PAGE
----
The Role of Professors in Students’ Lives


In “What’s the Point of a Professor?“, an opinion piece in The New York Times, Emory University English professor Mark Bauerlein laments the current role of professors. In the past, “students looked to professors for moral and worldly understanding.” Now, “finding meaning and making money have traded places.” In the past, “you couldn’t walk down the row of faculty offices without stepping over the outstretched legs of English majors lining up for consultations.” Now, “in the English department, only one in eight doors was open, and barely a half dozen of the department’s 1,400 majors waited for a chance to speak.” In the past, undergraduates would go through a stage of development during which a “learned mind enthralled them and they progressed toward a fuller identity through admiration of and struggle with a role model.” Now, “students don’t lie in bed mulling over what we said. They have no urge to become disciples.”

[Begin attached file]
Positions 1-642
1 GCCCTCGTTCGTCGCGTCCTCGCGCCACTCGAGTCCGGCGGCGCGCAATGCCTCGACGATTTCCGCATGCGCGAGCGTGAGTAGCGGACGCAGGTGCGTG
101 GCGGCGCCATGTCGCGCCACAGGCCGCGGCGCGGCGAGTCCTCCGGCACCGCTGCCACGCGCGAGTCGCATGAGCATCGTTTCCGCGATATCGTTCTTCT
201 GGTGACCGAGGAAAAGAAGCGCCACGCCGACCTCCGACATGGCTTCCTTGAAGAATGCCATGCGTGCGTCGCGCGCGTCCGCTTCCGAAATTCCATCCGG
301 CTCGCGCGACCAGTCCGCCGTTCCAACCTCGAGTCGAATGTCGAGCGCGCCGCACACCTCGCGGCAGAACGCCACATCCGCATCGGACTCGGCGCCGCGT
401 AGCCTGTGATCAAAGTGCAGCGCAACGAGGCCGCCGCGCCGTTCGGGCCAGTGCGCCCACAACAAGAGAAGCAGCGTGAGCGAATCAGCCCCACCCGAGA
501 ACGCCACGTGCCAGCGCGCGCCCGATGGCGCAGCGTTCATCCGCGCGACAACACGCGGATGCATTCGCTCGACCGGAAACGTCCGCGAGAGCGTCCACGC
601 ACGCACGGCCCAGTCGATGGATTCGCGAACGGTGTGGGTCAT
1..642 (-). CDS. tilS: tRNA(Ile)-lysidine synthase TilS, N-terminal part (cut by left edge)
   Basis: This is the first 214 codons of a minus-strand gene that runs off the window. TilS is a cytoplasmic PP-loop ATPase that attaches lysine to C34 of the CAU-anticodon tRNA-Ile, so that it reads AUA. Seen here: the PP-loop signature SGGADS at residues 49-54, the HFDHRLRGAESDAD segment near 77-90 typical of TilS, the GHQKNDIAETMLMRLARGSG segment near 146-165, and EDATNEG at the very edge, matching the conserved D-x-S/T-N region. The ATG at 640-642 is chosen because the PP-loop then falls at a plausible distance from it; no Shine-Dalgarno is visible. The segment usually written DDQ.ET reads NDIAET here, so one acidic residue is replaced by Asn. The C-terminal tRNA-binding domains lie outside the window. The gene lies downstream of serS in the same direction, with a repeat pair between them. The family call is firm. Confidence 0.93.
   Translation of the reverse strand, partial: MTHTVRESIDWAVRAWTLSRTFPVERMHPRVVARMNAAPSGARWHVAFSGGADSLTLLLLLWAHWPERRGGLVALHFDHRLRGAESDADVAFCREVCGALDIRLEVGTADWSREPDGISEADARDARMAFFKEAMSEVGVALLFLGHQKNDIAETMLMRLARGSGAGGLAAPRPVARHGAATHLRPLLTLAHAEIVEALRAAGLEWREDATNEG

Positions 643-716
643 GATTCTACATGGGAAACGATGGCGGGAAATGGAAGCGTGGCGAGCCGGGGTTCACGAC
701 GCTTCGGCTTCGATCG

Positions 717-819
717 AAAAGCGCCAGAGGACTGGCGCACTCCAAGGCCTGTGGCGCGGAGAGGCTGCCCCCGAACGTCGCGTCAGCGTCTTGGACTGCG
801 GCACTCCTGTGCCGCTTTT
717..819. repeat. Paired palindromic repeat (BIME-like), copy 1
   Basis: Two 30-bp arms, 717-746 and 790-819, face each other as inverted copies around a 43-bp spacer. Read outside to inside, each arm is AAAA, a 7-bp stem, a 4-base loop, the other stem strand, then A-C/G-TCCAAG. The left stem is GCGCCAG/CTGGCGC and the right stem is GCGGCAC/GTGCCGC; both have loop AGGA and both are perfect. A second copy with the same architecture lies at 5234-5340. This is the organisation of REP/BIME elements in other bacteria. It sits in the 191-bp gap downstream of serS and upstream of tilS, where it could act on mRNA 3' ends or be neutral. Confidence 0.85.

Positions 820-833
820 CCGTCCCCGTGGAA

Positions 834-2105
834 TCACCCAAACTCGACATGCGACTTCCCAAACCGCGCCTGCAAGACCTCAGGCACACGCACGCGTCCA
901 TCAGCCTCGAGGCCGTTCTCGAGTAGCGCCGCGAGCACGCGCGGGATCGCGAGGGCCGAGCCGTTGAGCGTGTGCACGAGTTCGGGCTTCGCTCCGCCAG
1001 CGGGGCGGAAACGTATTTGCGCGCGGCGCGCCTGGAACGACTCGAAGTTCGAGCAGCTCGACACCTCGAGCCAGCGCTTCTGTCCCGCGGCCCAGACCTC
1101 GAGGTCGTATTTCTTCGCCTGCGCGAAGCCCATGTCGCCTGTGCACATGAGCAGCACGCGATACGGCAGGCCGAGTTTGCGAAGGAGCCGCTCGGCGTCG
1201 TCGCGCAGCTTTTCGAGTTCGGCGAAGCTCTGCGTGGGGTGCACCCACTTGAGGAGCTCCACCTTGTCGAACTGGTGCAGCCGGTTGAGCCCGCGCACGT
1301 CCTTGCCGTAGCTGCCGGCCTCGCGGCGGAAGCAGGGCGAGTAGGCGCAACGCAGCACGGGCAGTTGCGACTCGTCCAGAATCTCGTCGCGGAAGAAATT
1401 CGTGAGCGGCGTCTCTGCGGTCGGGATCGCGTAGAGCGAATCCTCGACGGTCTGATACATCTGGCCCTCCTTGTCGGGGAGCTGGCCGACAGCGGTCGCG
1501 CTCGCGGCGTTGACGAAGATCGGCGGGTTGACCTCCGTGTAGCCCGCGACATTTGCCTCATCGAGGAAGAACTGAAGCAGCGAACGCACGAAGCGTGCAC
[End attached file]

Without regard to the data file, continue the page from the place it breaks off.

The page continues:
Oh, the glorious past—the glorious, selectively remembered, and far-from-universal past.

It would be easy to see Bauerlein’s remarks as elitist naïve declinism, too focused on the professor’s apparent loss of status. But… perhaps also we can use them as a prompt for a discussion about the role of the professor in the lives of undergraduates. There is certainly a possibility that research pressures and teaching burdens might get in the way of finding the time to connect with students, inspiring them, getting them to take ideas seriously, and showing them the value of the life of the mind.

Bauerlein meets with his students (he has 16-18 of them, according to this interview) “every other week with a rough draft of an essay.” How much time do you spend with your undergraduate students outside of class? Would spending more time with them make a difference? And what kind of difference would we be wanting to make? In an age in which MOOCs and other forms of distance learning are on the rise, and the view of higher education as corporate training is more common, is this how professors should explain (part of) their value? More generally, is there some part of the ideal of the professor—and perhaps especially the philosophy professor—that we are not paying sufficient attention to?